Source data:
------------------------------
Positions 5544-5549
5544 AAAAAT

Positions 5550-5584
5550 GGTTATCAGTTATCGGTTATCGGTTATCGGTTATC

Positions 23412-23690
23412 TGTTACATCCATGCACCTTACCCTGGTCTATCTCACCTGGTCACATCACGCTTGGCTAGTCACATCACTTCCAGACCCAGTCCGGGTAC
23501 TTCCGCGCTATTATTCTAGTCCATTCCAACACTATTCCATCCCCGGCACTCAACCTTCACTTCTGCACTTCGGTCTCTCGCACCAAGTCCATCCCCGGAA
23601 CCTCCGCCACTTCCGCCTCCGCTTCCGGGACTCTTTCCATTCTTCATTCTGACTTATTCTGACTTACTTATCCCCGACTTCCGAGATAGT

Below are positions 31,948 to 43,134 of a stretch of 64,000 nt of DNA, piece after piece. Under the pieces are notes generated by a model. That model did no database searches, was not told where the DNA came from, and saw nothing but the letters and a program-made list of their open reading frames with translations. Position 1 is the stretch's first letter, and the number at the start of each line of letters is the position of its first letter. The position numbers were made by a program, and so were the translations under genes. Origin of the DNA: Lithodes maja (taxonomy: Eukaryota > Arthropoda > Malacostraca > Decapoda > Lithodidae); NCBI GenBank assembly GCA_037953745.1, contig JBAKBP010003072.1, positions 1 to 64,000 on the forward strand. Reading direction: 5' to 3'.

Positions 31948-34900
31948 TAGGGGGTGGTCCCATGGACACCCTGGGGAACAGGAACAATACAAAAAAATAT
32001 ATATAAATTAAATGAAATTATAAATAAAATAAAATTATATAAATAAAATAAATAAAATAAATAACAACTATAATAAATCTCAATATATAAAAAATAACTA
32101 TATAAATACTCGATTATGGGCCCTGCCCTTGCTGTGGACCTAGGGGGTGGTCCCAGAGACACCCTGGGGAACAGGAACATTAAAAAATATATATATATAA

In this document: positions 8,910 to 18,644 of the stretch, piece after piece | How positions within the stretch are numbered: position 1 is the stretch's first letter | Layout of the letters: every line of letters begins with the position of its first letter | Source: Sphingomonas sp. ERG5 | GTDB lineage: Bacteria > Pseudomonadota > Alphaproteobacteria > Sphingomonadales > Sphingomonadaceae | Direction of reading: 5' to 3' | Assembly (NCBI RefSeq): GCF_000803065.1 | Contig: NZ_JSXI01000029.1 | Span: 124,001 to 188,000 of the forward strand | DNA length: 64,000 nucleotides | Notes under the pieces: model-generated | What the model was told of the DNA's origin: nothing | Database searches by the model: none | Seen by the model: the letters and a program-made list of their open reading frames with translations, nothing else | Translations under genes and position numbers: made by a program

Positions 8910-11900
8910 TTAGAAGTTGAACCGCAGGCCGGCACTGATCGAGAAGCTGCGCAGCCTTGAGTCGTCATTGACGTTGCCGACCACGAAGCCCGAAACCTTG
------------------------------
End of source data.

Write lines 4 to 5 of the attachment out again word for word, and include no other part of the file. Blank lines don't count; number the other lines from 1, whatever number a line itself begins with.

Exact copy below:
5550 GGTTATCAGTTATCGGTTATCGGTTATCGGTTATC

Positions 23412-23690